Classic Poetry from Passions in Poetry
Emily Jane Bronte 1818 - 1848
English novelist and poet. Best known for her one novel Wuthering Heights (1847). She wrote nearly two hundred poems which were published along with those of her sisters in Poems, by Currer, Ellis and Acton Bell (1846).
Emily was one of six children born to Patrick Bronte, an Irish Anglican minister. She briefly attended school with her elder sister Charlotte, but spent most of her formative years at home in Yorkshire. Together with her sister Anne, to whom she was particularly close, Emily created a fantasy land inspired by the reading of works such as Arabian Nights. Her strong attachment to her home, in particular to the Yorkshire moors, made Emily desperately ill and unhappy on the three further occasions she went away: first to another school, then as a governess and finally for a stay in Brussels with Charlotte in order to study languages. She was a silent and reserved person, without close friends.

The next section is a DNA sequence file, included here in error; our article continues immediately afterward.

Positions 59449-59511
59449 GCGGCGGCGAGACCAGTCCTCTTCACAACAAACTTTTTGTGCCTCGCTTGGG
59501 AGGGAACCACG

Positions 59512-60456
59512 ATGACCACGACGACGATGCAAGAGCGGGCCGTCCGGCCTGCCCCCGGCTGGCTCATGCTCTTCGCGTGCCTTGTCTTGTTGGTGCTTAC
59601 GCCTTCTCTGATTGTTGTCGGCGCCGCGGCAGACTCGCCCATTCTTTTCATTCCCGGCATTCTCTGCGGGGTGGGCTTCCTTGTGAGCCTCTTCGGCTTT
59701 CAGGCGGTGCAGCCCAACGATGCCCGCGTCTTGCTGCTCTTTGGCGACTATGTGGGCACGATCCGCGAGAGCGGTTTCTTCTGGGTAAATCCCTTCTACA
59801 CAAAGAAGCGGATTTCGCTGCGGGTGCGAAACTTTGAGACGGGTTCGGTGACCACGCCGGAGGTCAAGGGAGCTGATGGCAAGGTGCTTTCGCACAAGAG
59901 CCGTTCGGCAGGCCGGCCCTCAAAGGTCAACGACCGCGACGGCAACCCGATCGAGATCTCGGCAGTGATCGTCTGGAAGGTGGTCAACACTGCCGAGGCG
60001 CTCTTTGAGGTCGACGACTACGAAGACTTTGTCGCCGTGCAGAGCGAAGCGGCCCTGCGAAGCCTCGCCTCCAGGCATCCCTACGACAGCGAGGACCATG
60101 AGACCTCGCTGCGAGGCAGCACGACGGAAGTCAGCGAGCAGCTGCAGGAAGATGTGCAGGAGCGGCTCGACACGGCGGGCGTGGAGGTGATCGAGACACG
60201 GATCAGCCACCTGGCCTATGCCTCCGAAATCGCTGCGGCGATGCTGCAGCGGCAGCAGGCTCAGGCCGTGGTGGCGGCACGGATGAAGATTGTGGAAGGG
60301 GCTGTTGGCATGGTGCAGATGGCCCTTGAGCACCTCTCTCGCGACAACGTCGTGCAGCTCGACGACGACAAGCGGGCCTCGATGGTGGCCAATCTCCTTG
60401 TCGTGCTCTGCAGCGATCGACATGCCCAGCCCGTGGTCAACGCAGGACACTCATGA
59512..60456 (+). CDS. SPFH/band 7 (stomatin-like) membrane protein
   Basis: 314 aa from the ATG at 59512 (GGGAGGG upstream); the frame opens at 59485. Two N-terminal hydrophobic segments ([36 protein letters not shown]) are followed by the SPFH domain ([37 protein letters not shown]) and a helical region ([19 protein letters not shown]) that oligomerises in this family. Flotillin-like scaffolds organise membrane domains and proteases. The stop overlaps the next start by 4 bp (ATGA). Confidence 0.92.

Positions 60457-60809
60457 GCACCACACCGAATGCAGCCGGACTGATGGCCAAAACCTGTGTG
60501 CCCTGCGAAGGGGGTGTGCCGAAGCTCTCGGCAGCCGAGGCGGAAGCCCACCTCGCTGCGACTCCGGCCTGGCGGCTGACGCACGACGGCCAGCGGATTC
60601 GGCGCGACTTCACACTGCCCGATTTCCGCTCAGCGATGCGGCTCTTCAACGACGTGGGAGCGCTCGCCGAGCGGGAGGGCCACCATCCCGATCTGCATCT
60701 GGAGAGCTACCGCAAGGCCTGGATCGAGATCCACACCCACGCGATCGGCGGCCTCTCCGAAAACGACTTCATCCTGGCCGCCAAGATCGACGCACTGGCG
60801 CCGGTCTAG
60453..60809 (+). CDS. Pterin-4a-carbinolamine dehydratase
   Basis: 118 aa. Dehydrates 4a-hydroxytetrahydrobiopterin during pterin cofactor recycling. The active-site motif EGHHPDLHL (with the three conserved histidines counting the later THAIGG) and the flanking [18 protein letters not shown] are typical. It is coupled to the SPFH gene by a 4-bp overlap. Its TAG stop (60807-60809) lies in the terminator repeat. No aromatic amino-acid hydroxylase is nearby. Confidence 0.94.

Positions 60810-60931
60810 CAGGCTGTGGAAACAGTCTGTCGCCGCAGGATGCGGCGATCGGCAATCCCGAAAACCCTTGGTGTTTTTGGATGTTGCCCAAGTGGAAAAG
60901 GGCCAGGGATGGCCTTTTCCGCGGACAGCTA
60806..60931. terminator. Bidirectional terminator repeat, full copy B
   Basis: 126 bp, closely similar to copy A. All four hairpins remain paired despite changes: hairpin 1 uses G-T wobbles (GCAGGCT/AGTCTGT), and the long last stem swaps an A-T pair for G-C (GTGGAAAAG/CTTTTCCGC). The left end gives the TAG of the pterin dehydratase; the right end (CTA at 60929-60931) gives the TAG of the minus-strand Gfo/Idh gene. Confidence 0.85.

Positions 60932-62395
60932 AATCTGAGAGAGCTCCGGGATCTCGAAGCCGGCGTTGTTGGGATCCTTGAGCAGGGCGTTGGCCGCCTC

In 1845 Charlotte is said to have discovered Emily's poetry and to have ensured its publication, but Emily had no literary success in her lifetime. Wuthering Heights, with its themes of love and hate, had a very hostile reception and was even considered to have the potential to deprave and corrupt. Emily died of tuberculosis at the age of 30.